The U.S. manufacturing sector has rebounded and seems poised for more growth.
But is the revival as real as some have characterized? A number of recent reports have described the resurgence in manufacturing as a modest rebound rather than a boom. Even more compelling, some suggest the renaissance is over. This article takes a closer look at where the industry stands at midpoint 2016.
The Bright Side
Let’s start with the good news. Approximately 900,000 jobs were added to the U.S. manufacturing sector between 2010 and 2016. There’s no denying the positive impact of that growth. However, after taking a brutal beating before that, some recovery had to be expected. By most standards, the improvement was modest.
Plus, a true return to more manufacturing activity in the United States, sometimes called “reshoring,” should be backed by other data, including increased productivity in consumer goods. Although the nation has been importing more vehicles than it has been exporting for several decades (with Japanese and German automakers dominating the market) some traditionally strong sectors have eroded, including airplanes, medical equipment and semiconductors. Also, other longstanding areas of growth (oil and gas, mining and construction equipment) have slowed considerably.
Studies of U.S. manufacturing activity have produced a mixed bag of conflicting results:
- Boston Consulting Group, which helped popularize the concept of reshoring, has said that a number of top manufacturing executives are considering bringing back production from China. Thirty-one percent of respondents to the group’s fourth annual survey of senior manufacturing executives at companies with at least $1 billion in annual revenues said that their companies are most likely to add production capacity in the United States within five years for goods sold in the nation, while 20% said they are most likely to add capacity in China.
- A.T. Kearney, however, says its U.S. Reshoring Index suggests that reshoring is an aberration, not a trend. That index tracks actual U.S. manufacturing and import data. Kearney also notes that industries trying to avoid rising labor costs in China have been moving production to other Asian countries rather than back to the United States, a trend that is unlikely to reverse anytime soon. Countries in Southeast Asia, including India, have literally hundreds of millions of workers available in largely untapped pools. This is clearly apparent in activities such as clothing and furniture production. Another development affecting manufacturing is “nearshoring” on the North American continent, particularly in Mexico where labor costs are low.
- Information Technology and Innovation Foundation (ITIF), a nonpartisan think tank, suggests that the so-called renaissance doesn’t exist. It notes that the real manufacturing value added, which it says is the best measure of U.S. manufacturing, was still 3.2% below 2007 levels in early 2015, despite GDP growth of 5.6%. Among other “myth-busters,” the ITIF report, The Myth of America’s Manufacturing Renaissance: The Real State of U.S. Manufacturing, illustrates that wages in China are estimated to be just 12% of average U.S. wages in 2015, global shipping costs are back to normal after falling by 93% in a six-month period in 2009 and U.S. productivity isn’t increasing faster than that of other industrialized countries. And it is actually growing much slower than China and South Korea.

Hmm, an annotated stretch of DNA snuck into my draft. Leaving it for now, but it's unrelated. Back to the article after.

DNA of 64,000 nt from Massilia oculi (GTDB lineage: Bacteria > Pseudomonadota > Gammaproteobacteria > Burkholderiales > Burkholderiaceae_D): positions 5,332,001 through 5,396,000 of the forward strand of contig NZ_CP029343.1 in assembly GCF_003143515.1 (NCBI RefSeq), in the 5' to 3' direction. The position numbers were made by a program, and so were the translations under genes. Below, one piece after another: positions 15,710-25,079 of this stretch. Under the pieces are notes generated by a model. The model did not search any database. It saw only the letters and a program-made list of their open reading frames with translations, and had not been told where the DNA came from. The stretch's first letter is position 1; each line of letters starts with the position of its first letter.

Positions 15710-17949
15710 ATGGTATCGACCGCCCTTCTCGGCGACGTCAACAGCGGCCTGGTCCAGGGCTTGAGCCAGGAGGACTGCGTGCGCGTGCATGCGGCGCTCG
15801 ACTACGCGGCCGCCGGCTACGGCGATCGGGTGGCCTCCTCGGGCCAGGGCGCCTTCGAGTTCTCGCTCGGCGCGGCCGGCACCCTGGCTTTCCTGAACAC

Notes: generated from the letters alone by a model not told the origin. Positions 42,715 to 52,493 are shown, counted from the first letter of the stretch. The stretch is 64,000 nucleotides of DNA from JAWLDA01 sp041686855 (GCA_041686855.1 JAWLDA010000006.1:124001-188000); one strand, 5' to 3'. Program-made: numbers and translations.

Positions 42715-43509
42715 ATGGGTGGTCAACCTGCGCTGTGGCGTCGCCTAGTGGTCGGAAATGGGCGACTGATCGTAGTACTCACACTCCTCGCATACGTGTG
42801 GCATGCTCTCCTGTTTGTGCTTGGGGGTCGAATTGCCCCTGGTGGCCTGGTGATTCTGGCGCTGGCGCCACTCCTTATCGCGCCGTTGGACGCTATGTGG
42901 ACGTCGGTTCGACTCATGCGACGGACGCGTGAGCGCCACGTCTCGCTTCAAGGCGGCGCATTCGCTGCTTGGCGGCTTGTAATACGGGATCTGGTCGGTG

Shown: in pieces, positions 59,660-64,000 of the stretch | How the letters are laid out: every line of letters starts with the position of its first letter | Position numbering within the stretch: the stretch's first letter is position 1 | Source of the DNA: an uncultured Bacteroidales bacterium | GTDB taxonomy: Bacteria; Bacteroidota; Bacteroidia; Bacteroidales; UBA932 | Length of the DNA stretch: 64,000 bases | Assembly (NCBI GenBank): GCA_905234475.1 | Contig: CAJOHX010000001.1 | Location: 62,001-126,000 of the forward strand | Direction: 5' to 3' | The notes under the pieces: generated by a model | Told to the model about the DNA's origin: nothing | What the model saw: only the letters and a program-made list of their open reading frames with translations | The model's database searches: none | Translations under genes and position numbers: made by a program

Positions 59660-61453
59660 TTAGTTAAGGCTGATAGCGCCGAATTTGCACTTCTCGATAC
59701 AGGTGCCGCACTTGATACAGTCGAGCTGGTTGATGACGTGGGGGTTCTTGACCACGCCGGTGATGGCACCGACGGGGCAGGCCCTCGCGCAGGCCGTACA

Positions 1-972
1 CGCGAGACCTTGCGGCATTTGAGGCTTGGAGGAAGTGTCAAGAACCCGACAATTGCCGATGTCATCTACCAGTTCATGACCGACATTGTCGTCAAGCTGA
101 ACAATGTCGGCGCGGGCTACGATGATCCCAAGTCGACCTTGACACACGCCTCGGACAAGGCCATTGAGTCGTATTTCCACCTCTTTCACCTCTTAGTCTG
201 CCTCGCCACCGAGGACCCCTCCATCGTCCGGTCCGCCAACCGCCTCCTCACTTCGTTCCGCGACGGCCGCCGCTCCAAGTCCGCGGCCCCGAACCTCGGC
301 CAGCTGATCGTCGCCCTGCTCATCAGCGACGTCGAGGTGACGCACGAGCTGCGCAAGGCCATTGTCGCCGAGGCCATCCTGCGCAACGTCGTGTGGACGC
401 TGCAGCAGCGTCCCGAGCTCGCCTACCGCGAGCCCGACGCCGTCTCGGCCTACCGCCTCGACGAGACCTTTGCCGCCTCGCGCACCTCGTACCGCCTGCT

Clearly these results suggest that the so-called renaissance has been highly overrated.
The Current Landscape
The economic outlook for manufacturing darkened somewhat in June. The sharp drop in hiring prompted the Federal Reserve to keep interest rates steady. The manufacturing sector lost 10,000 jobs and it showed job losses in three of the four most recent months. Year-over-year growth in manufacturing employment has been negative for three months in a row. The numbers have led some observers to suggest the end of any post-recessionary manufacturing resurgence.
What’s the reason for the turnabout? The Bureau of Labor Statistics published its Job Openings and Labor Turnover Survey the same week as the jobs report suggesting that jobs weakness in manufacturing may be the result of a lack of labor supply rather than lack of demand. In April, job openings in the industry jumped to a 15-year high while the ratio of manufacturing job openings to manufacturing job hires hit a record, suggesting that employers are having trouble finding quality workers to fill open positions. In the meantime:
- Layoffs remain relatively low, with fewer reported this cycle than at any point during the previous cycle,
- Manufacturing wage growth outpaced overall wage growth over the past manufacturing year, and
- The unemployment rate for manufacturing workers has been comparable to the three years leading into the most recent recession, when the economy was stronger.
All of this seems to indicate that the manufacturing sector is healthy.
What can manufacturers do about increased labor costs due to a shortage of qualified workers? One possibility is to increase overtime hours for workers on the payroll. Alternatively, if output from existing workers is nearing its limit, wages may be increased to attract new-hires from other sectors, even if this slightly dilutes the bottom line. Other solutions, such as locking in output and sacrificing the potential for growth, may be more difficult to swallow.
Whether you believe that the manufacturing renaissance is over, or you aren’t convinced that any revival was particularly robust or even existed, shouldn’t discourage your firm from its main focus. Stick to the fundamentals that your company has relied on: Remain diligent but retain enough flexibility in operations so your firm will be able to adapt quickly, if needed.